When East 79th Street was “Little Hungary”

New York’s first Little Hungary centered around today’s East Village; Second Avenue was dubbed the “Hungarian Broadway.”

“It is to that part of Second Avenue between Houston and East 10th Streets that this title has been applied, for almost everybody who walks there hails from Hungary or Bohemia, and nearly every second house presents the sign ‘Hungarian Restaurant,’ proclaimed The New York Times in 1900.

But as with the huge German population in the East Village at the time, the Hungarians and Bohemians soon relocated to Yorkville. And 79th Street east of Lexington Avenue became the new Hungarian Broadway—also known as “Goulash Boulevard.”

It’s all pretty much all disappeared now. Oh, St. Stephen of Hungary School and Church as well as the Hungarian Reformed Church, both on 82nd Street, still have a presence.

And the original 1916 Hungarian Reform Church, at left, is a few blocks south on 69th Street.

A Hungarian cafe and Hungarian meat market also exist. Yet famed Austro-Hungarian restaurants such Hungarian Gardens, the Viennese Lantern, and Debrechen have long since closed up shop.

But then, the other main drags of Yorkville have also lost their ethnic edge. East 72nd Street, once “Bohemian Broadway” because of all the Czechs living in the vicinity, has dwindled.

And though some German food specialty stores still exist along East 86th Street, the “German Boulevard” is nothing like it was in its heyday.

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9 Responses to “When East 79th Street was “Little Hungary””

  1. mykola (mick) dementiuk Says:

    Here’s a piece about Hungarians in NYC


  2. petey Says:

    still, none of these groups is gone. a new hungarian pastry shop opened maybe two, three years ago on second avenue (mmmmmm hungarian pastries). you can still hear the magyar (and the deutsch) spoken in the neighborhood, e.g. in st elizabeth’s church which has hungarian mass.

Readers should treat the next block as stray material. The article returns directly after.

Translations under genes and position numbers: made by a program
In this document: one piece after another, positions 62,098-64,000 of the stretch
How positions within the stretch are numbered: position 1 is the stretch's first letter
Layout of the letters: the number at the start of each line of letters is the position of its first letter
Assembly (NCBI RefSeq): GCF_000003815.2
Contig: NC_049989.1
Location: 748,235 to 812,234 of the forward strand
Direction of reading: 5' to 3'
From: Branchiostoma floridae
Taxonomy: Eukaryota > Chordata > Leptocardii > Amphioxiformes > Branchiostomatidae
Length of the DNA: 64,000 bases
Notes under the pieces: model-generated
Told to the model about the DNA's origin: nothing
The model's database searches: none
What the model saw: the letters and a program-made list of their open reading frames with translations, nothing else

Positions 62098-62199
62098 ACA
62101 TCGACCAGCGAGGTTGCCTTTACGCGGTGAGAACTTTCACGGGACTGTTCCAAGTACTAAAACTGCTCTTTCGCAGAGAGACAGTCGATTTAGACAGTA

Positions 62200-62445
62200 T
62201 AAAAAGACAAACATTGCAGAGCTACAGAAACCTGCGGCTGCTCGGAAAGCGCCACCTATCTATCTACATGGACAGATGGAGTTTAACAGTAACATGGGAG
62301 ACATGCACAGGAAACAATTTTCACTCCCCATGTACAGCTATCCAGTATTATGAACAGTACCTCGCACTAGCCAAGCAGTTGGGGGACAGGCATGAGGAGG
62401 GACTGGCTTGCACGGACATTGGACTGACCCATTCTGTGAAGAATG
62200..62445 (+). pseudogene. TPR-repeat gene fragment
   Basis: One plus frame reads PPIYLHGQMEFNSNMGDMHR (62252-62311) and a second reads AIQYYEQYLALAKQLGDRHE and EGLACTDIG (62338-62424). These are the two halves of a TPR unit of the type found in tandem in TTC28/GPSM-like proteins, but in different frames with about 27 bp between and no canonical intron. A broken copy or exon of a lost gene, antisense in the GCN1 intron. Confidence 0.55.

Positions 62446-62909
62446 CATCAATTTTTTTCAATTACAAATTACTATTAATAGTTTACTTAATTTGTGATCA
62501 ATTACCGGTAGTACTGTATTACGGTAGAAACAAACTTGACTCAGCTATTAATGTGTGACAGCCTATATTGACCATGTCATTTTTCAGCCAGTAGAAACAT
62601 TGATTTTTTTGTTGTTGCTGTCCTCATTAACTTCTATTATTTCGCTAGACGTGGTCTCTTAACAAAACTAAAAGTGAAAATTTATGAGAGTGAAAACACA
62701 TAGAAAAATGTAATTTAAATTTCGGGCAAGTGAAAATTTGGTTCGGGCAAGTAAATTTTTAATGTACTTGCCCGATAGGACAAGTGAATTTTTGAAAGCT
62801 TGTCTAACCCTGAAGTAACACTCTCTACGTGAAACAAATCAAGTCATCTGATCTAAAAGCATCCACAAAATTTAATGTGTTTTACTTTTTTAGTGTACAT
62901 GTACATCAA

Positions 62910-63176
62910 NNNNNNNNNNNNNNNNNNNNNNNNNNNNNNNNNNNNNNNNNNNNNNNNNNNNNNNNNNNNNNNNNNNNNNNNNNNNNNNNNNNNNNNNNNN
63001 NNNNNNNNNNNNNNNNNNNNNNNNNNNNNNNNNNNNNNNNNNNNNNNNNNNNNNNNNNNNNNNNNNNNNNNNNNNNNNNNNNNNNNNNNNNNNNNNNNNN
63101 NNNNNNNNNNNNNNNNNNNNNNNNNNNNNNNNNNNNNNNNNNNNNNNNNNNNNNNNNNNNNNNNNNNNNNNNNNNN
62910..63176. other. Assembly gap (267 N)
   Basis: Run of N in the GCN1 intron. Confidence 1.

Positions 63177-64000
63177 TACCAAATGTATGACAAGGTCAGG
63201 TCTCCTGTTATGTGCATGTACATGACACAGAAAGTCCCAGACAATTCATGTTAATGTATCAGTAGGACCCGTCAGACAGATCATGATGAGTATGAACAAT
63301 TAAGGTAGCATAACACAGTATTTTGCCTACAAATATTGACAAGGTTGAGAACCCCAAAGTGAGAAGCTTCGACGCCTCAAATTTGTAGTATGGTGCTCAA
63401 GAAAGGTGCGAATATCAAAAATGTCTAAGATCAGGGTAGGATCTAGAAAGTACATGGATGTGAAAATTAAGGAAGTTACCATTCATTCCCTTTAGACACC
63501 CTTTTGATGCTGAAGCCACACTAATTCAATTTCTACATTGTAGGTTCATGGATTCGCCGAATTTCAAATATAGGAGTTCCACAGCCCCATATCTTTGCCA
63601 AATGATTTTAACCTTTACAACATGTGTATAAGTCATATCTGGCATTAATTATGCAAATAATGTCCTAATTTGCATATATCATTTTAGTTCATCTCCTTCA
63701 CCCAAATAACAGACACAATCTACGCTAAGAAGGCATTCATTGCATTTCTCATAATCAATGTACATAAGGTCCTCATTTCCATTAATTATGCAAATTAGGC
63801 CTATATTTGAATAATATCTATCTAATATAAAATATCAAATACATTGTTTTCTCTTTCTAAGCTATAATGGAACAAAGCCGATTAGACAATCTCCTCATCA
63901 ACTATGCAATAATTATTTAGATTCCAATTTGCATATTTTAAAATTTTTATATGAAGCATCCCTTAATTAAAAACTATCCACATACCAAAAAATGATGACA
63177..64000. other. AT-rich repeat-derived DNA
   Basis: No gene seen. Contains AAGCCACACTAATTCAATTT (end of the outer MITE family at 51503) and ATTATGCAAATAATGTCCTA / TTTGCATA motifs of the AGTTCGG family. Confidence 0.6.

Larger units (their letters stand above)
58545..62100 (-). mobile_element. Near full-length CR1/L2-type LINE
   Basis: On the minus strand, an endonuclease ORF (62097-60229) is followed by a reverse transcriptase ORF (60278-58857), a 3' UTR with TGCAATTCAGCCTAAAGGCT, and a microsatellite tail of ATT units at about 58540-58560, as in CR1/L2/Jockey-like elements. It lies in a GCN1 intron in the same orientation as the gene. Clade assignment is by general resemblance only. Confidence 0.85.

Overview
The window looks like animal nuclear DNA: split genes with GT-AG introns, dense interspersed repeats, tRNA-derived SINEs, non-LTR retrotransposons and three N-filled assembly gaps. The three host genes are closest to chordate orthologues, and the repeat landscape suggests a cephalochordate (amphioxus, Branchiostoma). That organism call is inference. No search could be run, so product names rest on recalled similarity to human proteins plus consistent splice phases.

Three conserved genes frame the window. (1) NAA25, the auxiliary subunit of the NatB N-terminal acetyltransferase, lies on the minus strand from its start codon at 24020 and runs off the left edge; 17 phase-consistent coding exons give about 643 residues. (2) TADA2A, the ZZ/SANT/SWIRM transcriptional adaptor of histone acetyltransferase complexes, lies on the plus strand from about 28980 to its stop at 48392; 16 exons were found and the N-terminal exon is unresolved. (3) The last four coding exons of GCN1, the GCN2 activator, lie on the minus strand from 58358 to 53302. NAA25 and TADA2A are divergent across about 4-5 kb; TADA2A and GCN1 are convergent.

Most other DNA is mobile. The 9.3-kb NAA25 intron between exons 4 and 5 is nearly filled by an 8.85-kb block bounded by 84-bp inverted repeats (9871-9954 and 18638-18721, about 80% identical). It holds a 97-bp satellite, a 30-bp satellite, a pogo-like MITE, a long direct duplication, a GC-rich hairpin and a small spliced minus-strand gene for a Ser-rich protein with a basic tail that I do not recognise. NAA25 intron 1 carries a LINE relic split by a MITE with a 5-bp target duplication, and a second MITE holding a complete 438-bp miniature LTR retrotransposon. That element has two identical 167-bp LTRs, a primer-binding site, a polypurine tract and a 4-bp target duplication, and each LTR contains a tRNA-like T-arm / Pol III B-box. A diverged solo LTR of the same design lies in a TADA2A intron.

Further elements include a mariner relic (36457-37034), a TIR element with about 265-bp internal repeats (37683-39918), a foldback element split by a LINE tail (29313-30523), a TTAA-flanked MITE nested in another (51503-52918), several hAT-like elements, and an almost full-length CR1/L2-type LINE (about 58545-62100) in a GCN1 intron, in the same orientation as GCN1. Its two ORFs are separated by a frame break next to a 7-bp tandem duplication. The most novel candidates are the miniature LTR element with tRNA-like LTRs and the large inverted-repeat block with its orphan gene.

3. wildnewyork Says:

    I didn’t know there was still a Hungarian mass, that’s fascinating. Here’s a web link:

    • petey Says:

      hmmm. no mention of hungarian mass at the website (that i saw). this requires investigation.
      but i was baptized there. that’s for sure.

  4. mykola (mick) dementiuk Says:

    Check out that Dayton in Manhattan blog (above) that I put it, it’s fascinating.

  5. Emmnyc Says:

    There are still Hungarian masses held at St. Stephen’s of Hungary Church on E. 82nd Street

  6. When Murray Hill was “Little Armenia” « Ephemeral New York Says:

    […] Syria, Little Hungary, the Jewish Quarter: Manhattan really used to be a collection of tight ethnic […]

  7. Diary of a New York Metropolis Marathon, Now With a Ending Kick – Sport u Sport Says:

    […] You may have taken a goulash break a number of blocks up on 79th Road, which was often called Hungarian Boulevard. […]

  8. Tenements go down, and a cathedral reemerges | Ephemeral New York Says:

    […] In the early 20th century, Hungarian New Yorkers migrated to East 79th Street, opening Hungarian restaurants and businesses and founding cultural organizations and churches in what was then called “Little Hungary.” […]

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